"We've been set free from bondage to destructive forms of love, to distorted forms of love, to misshapen forms of love that don't live in to how God designed us to be. We're liberated from that. And we're free now to say yes to the kind of love he wants to give us.
I imagine that woman [caught in adultery in pericope adulterae after being set free]- tears perhaps running down her cheek like Whitfield's coal miners - she's walking out of the temple, and she asks herself, 'What do I do now that I'm free? I don't have to go back to that adulterous relationship. I can actually love men in chastity. I can love my neighbor in purity. I can now embrace a whole new way of life.
That's what Eve [Tushnet] was talking about our first night here. I love it! We can say yes to same-sex love. Same-sex love is not reducible to the sin that God forbids. If you're a gay Christian you are called to love people of the same sex. I am called to love people of the same sex. We're set free for that. A freedom to embrace a radically new way of life. Free to say no to sexual sin and to say yes to friendship, yes to community, yes to hospitality, yes to service, yes to beauty. We are liberated for a whole new way of being human in the world because of Christ."
My wife brought up a great point... what exactly is the woman going to do
now? How will she survive? The culture of the times probably means she isn't now contemplating how she can now live a fulfilling life. She needs a place to spend the night. She needs a means to eat and live. So the language Wesley employs to possibly describe her future actions is decidedly anachronistic
It is a reading in of "human flourishing" that isn't there. He admits that this is his imagination speaking but he then exegetes his imagination to give us the second paragraph.
What Wesley and Revoice calls human flourishing, I would instead redirect it to more biblical language... something that one of the speakers mentioned before - loving your neighbor as yourself.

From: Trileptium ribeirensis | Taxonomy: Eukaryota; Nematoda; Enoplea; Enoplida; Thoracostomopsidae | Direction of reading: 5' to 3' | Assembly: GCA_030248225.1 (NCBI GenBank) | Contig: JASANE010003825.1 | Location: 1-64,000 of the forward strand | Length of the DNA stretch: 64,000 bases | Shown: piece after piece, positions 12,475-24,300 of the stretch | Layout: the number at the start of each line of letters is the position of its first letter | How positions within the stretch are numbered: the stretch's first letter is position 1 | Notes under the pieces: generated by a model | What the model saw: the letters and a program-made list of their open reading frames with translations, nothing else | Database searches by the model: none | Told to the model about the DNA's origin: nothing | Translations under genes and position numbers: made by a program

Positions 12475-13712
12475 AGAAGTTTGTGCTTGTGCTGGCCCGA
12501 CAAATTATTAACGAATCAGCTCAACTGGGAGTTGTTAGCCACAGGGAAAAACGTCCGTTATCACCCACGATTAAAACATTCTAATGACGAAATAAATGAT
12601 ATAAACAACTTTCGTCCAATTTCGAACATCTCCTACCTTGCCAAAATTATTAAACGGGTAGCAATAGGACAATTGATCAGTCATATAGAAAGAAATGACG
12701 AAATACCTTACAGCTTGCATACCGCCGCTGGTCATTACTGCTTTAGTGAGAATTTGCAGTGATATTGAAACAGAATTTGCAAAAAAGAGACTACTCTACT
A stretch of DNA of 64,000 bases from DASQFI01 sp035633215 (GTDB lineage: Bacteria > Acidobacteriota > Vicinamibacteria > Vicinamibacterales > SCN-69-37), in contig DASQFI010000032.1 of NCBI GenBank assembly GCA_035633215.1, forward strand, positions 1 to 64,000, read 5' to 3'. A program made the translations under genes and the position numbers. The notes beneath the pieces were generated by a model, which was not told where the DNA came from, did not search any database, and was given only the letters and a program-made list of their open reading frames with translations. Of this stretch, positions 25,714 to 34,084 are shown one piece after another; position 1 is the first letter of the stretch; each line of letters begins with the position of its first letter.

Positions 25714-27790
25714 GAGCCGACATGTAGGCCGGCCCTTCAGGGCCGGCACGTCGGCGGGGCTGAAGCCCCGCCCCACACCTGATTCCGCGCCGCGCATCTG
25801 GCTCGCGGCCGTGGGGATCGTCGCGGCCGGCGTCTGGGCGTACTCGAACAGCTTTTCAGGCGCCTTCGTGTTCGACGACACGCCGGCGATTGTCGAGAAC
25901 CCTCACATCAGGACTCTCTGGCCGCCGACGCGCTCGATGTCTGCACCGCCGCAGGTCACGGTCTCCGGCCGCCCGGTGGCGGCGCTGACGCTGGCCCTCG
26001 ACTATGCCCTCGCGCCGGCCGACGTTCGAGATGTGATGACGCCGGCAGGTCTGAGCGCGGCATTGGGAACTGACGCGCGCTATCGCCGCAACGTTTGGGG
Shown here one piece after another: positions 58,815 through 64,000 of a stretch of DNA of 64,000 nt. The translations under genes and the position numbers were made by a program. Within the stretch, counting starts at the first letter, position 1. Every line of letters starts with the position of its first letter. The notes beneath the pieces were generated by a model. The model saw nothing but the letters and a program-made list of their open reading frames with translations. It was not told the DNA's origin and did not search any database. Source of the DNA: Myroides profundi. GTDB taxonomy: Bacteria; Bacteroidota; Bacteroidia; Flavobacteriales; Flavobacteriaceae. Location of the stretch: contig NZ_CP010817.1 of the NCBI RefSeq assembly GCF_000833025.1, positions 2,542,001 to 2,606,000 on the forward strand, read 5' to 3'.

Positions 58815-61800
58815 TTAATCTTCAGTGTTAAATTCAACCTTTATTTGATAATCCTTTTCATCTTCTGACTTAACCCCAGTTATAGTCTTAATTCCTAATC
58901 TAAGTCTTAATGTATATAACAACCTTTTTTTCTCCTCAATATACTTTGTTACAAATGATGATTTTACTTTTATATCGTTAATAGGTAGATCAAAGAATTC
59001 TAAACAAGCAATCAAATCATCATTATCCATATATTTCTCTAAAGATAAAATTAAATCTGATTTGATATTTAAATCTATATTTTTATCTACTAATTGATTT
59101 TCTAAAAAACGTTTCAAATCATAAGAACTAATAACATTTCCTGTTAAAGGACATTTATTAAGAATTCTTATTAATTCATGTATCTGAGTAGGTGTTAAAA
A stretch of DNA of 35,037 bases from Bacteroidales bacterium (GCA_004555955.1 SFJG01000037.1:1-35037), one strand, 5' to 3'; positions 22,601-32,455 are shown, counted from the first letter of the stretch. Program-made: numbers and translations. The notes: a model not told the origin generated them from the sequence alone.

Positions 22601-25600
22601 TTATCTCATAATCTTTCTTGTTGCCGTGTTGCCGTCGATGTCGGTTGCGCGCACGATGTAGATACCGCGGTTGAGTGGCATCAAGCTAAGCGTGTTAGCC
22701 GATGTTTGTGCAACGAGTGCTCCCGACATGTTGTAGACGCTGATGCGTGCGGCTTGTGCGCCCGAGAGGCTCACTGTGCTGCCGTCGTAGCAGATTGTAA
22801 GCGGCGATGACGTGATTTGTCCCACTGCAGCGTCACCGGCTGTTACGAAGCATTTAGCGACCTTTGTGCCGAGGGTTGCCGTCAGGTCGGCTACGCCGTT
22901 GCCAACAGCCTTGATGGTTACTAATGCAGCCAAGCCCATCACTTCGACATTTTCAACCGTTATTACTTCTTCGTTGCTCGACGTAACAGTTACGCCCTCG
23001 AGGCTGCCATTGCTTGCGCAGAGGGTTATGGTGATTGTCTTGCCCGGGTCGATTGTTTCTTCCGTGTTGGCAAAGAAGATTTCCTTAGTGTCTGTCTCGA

Because the call of all Christians brought low from sin and raised up with Christ is to glory in their redemption and to take it to love their neighbor. The expressions of friendship, community, hospitality, service and even beauty - these are all things that are about how we love our neighbor - these are the good works that were prepared beforehand by God for us to perform. The language of flourishing turns the direction back on ourselves, whereas the Scriptures direct these actions not in language of self-fulfillment, but in total devotion and service to God.
And as good as Wesley's talk was, this self-fulfillment aspect was still apparent once he stopped talking about the Scriptures and turning it towards application. The entire engine of Revoice is driving towards giving LGBT Christians a purpose, a direction, a mission...
"So go be a prophet. Go be a pastor. Go change the world. Go do something great," they might say. I don't think Wesley's talk is going to change the overall thrust of that. And it seems to me that Wesley condones it since he loves Eve's message and seems to affirm the rest of the speakers as well.
Jesus died for the sins of the gay and lesbian and transgendered sinner if one of His own elect, but he saves them while in their sin, but commands them to not stay in that sin.Just listened to Ray's testimony. (From Session 2)
Wow. It's a tantrum. He's a victim. And now he's a martyr. I don't even have words to describe this guy. I feel sad that he was driven to near suicide, but I was even more sad to hear that he turned to the law and not the gospel as the reason why he did not commit suicide.
And once again, he compares all those "close minded" people out there (because that's what it is, right? We're just not enlightened enough?) to Pharisees. Wonderful!
By the way, this guy went to seminary and he still doesn't know what a pastor is.
"Maybe you and I are called to show the world the greatest love isn't always found in a marriage but in the laying down of your life for your friends."
Once again, not a single call to the gospel. Not a single description of the demonstration of Christ's love for us.